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Human Rights Developments

Thailand, not usually considered a major human rights abuser in Asia, became the focus of international attention in May when Thai troops fired into crowds of demonstrators in Bangkok who were demanding the resignation of Prime Minister Suchinda Kraprayoon. Between May 17 and 20, at least 52 were killed andseveral hundred injured while more than 200 remain unaccounted for.

The roots of the demonstrations lay in a military coup on February 23, 1991, when a group of generals, including General Suchinda, overthrew a democratically elected government. They formed a National Peace-Keeping Council (npkc) and promised to hold elections in six months. Suchinda himself promised he would not accept the post of prime minister.

The npkc took two actions to restrict labor rights, banning state enterprise unions and requiring Ministry of Interior approval for any labor union "advisers." The npkc also silenced prominent critics, among them Professor Sulak Sivaraksa, who was charged with lese majeste for a speech he gave criticizing the military and the monarchy at Thammasat University on August 22, 1991. A warrant was issued for Prof. Sulak's arrest, and he fled into exile.

By November 1991, the military was rewriting sections of the constitution to give itself a permanent power base. Mass demonstrations took place in Bangkok during November and December 1991 to protest the changes, which allowed the npkc to appoint an upper house of the Parliament, and an unelected prime minister to be designated by the Parliament.

On March 22, 1992, general elections were held with a coalition of five military-backed parties winning 195 seats in the House of Representatives-a clear majority-as compared to 165 seats for the pro-democracy parties. On March 25, Narong Wongwan was nominated as prime minister, but his nomination was withdrawn when the U.S. government announced that Narong had been refused a visa because of alleged involvement in narcotics trafficking. On April 7, Supreme Commander and army chief General Suchinda was appointed prime minister, despite his earlier promise not to accept the post.

On April 8, a former member of Parliament, Chalad Worachat, began a hunger strike demanding Suchinda's resignation. Throughout April, tens of thousands of demonstrators took to the streets to echo that demand, and by early May, the demonstrations were even larger. Former Governor of Bangkok Chamlong Srimuang declared that he, too, would go on a hunger strike if Suchinda did not resign. On May 10, the opposition agreed to call off the demonstrations for one week to allow for negotiations.

With no significant progress in the negotiations, demonstrators gathered on May 17 at the Sanam Luang park in Bangkok demanding constitutional changes that would lead to the immediate resignation of Suchinda. By 10:00 p.m., police had turned water cannons on the demonstrators, who responded by throwing rocks and turning over two fire trucks. Police then began beating demonstrators with their nightsticks. By midnight, Suchinda had declared a state of emergency, and military troops, equipped with M-16 rifles, had opened fire. Over the next three days the Thai military and Border Patrol Police fired their guns indiscriminately to clear the streets, killing at least 52, injuring hundreds and arresting over 3,000.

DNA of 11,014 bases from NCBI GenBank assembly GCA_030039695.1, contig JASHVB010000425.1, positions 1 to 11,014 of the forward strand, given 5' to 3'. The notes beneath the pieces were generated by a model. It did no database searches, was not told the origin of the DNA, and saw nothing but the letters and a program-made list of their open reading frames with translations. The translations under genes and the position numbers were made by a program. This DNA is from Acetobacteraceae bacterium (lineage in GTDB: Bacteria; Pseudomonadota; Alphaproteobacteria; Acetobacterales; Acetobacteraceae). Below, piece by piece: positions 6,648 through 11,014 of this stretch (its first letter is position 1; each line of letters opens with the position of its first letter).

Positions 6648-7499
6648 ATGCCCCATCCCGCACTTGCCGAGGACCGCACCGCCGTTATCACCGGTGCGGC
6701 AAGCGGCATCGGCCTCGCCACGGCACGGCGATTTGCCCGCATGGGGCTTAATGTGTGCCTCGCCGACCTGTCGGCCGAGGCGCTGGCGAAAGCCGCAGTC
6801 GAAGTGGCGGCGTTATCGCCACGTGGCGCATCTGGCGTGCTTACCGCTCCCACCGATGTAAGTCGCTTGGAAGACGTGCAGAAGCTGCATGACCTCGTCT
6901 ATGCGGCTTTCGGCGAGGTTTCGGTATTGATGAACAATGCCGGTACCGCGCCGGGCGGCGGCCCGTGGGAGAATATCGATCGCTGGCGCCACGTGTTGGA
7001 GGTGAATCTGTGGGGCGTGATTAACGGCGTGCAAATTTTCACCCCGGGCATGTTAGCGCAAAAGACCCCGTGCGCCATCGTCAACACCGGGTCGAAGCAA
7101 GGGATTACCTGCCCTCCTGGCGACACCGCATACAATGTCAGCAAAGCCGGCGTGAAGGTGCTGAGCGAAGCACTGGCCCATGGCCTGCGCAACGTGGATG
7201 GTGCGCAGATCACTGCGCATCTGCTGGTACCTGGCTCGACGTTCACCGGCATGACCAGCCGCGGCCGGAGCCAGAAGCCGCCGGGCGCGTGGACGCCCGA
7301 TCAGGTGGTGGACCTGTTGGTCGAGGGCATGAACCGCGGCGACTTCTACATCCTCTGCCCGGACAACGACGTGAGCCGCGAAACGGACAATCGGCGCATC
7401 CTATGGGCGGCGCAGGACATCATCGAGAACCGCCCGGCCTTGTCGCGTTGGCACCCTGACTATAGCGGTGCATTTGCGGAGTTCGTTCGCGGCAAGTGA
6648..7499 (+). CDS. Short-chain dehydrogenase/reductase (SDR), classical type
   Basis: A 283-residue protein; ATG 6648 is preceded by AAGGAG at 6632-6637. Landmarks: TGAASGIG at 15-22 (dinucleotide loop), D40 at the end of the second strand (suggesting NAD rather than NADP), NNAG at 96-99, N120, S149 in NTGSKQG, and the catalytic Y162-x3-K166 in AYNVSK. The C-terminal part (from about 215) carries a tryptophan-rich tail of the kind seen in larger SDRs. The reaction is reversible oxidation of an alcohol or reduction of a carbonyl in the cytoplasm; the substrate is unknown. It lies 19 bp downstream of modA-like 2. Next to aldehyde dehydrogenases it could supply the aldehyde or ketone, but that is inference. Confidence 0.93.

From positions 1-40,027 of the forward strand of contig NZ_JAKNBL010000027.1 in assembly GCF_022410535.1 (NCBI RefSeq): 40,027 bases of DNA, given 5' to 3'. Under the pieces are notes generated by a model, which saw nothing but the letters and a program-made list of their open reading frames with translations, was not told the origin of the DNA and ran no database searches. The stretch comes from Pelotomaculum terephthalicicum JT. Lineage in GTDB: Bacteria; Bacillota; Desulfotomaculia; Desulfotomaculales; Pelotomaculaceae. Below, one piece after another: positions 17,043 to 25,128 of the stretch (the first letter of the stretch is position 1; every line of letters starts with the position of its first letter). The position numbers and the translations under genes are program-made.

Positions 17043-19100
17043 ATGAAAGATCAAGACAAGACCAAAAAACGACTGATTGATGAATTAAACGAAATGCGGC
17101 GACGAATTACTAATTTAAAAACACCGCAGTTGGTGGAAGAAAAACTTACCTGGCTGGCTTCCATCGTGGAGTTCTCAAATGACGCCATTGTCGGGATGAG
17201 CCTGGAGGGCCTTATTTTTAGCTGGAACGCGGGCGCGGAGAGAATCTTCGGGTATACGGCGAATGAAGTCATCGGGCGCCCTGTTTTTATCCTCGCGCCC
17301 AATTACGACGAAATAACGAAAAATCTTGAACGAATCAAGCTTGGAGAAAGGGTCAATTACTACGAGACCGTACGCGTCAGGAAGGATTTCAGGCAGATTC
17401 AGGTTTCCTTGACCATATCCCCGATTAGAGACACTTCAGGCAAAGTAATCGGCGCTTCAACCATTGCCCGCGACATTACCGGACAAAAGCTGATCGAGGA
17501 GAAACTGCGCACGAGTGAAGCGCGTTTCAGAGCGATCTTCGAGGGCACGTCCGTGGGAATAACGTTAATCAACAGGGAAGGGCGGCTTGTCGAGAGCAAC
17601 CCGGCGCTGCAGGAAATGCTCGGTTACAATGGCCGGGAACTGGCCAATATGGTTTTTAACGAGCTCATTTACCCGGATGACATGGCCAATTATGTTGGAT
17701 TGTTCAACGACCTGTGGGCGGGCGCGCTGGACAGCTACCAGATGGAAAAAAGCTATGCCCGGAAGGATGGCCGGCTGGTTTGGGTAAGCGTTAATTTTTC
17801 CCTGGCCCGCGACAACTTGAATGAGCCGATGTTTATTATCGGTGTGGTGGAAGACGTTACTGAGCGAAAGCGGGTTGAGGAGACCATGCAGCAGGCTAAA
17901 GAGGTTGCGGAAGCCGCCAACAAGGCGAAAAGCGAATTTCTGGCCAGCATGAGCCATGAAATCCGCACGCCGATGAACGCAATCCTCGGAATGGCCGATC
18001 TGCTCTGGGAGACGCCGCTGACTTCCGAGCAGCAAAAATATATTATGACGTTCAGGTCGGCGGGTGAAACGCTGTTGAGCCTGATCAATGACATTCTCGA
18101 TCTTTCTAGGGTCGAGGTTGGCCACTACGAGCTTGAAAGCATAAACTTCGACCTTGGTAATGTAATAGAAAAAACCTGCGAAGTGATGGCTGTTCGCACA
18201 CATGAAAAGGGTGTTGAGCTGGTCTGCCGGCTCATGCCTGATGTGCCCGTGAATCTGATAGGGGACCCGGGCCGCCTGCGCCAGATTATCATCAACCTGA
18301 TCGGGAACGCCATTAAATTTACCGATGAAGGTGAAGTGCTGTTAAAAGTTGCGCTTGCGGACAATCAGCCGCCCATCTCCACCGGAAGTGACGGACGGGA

After the intervention of the King and increasing international pressure, Suchinda stepped down on May 24. His lastact was to ensure that an executive decree was issued, providing an amnesty for "all offenders", leading to the release of those arrested during the demonstration but also to impunity for the military officers who used excessive force against demonstrators and, in some cases, deliberately executed them. The much-respected Anand Panyarachun, who had reluctantly accepted appointment as prime minister after the February 1991 coup, was persuaded to return to the post until elections could be held. He proceeded to take a number of steps in support of human rights, including approving in principle Thailand's accession to the International Covenant on Civil and Political Rights; revoking the decree by which the Supreme Commander of the Armed Forces had automatic command of the Internal Peace-Keeping Force; transferring key commanders involved in the May events to inactive posts; and setting up an ad-hoc committee to study ways of protecting freedom of the press, including by private ownership of the broadcast media. He also set in motion a number of investigations into the May killings.

On September 11, the independence of the Thai judiciary was called into question when Prime Minister Anand passed a controversial executive decree changing the composition of the Judicial Commission, which is primarily responsible for judicial appointments. Anand sought to reduce the power of Supreme Court Senior Judge Pramarn Chansue over the Commission by dramatically decreasing the number of elected members. The House of Representatives quickly overturned the decree and established an ad hoc committee to reform the judiciary. In the meantime, there are charges that the Judicial Commission, now dominated by Pramarn supporters, has shown a marked favoritism in its judicial appointments, particularly the regional chief justices and the promotion of Pramarn to Chief Justice of the Supreme Court over three more senior judges.